By Abby Weingarten
New College broke performance metrics records this year, achieving its highest-ever score (87 on a 100-point scale) and more excellence and improvement points than any school has ever received in the State University System (SUS) of Florida.
On May 28, the SUS Board of Governors (BOG) officially approved the totals for the annual Performance Based Funding (PBF) metrics in the 2020 university accountability plans. New College will receive approximately $4 million from the state in 2020-21.
“We’re tiny, but when New College focuses its efforts, we’re mighty,” said Bradley Thiessen, New College’s chief of staff, director of institutional performance assessment, and liaison for the Southern Association of Colleges and Schools Commission on Colleges (SACSCOC). “We can point to our highest-ever performance to show potential students and their parents that, if they attend New College, they will graduate within four years with one of the lowest-cost degrees in the state and find immediate success.”
The BOG uses a performance-based model, which includes 10 metrics that evaluate state universities on a range of issues. Schools earn a score between 0 and 10 points on each metric. New College achieved the highest score on eight metrics that measured factors including graduate outcomes, degree cost to students, and graduation and retention rates.
A spike in a metrics score not only enhances a college’s reputation but it also guarantees substantial new funding from the state. Last year, New College only scored 67 points.
“The most noticeable financial impact is the additional state funding we’ll receive through our performance. We expect to receive approximately $4 million in state funds (in 2020-21) due to our score,” Thiessen said. “We will use this money to further enhance our future performance.”
New College achieved the sixth-highest score among the 11 SUS schools behind the University of South Florida (94), the University of Florida (90), the University of Central Florida (89), Florida Gulf Coast University (88) and Florida International University (88).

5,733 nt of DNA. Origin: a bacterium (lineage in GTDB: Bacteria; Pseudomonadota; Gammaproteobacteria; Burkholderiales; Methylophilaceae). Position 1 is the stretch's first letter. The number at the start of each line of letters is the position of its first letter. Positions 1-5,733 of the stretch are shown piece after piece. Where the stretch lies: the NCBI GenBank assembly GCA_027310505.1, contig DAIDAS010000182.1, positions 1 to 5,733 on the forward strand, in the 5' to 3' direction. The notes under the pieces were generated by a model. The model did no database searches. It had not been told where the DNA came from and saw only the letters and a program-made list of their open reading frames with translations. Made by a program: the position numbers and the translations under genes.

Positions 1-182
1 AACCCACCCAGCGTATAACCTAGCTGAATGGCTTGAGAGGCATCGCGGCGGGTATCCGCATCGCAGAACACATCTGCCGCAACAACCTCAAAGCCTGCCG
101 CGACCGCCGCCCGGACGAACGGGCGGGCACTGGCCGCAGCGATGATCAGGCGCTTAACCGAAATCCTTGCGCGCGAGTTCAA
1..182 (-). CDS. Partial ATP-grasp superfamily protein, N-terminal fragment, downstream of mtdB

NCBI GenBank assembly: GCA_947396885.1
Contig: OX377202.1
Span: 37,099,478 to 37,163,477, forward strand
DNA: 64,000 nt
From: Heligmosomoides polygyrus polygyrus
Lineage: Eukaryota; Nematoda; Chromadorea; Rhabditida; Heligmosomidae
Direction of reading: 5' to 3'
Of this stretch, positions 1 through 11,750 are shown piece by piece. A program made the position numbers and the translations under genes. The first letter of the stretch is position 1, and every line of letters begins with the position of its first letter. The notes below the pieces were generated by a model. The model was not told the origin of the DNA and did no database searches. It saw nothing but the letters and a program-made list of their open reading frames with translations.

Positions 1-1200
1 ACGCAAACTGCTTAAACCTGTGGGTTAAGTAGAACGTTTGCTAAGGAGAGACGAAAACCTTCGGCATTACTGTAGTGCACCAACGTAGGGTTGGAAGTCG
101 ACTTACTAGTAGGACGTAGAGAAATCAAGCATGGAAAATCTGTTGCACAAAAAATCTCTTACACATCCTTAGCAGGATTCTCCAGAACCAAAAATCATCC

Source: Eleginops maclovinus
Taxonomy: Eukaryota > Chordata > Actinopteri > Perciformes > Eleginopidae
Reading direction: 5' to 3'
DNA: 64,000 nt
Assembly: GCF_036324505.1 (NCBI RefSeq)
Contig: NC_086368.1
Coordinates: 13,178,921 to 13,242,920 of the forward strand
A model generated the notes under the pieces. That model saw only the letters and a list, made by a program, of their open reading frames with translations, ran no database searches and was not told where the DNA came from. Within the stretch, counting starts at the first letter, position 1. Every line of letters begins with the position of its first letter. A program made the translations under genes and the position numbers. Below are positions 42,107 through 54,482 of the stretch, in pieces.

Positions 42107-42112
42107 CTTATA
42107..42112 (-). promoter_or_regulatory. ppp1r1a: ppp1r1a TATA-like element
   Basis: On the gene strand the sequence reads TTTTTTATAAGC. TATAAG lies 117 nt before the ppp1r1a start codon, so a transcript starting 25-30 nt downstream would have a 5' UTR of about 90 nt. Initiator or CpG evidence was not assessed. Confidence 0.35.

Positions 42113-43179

Investments in New College’s Center for Career Engagement and Opportunity (CEO) contributed to the improvement, as did the work of the faculty to integrate internships and community-based learning into academic programs.
“Because of this, we’re seeing tremendous improvement in the immediate success of our graduates,” Thiessen said. “We expect these improvements will continue as we introduce new academic programs focused on applied learning and career readiness.”
New College also improved its retention and graduation rates, which heavily influenced the metrics score.
“Through the efforts of our faculty and staff within academic affairs, student affairs and enrollment management (specifically, Associate Provost Suzanne Sherman and the Student Success Center), we’re identifying students at risk of dropping out and providing them with support,” Thiessen said. “We’ve found that, when we’re able to keep a student at New College into their second year, they graduate within four years.”
Through first-year seminars, Living Learning Communities and Mid-Semester Progress Reports, retention at New College increased by 10 percent this year.
These totals are all pulled directly from New College’s accountability plan. New College, along with every other member of the SUS, was required to submit its plan on May 1 to demonstrate how the College has contributed (and will continue to contribute) to the long-term goals of the SUS.
“At the state level, accountability plans are important because they allow the public to hold the SUS accountable for using public funds to achieve its goals,” Thiessen said. “We find the process of developing our plan useful because it gives us an opportunity to reflect on our performance and refine our priorities.”
For the 2019-20 academic year, $560 million in funding for universities was tied to their performance on 10 PBF metrics. If a college improves over the previous year, it will earn a share of an additional $265 million in state funding.
“If we continue to focus on student success and execute our strategic plan, I think we can get to a perfect score of 100 points. We intend to improve until we consistently become the top-scoring school in the SUS.”
Abby Weingarten is the editor/writer in the Office of Communications & Marketing.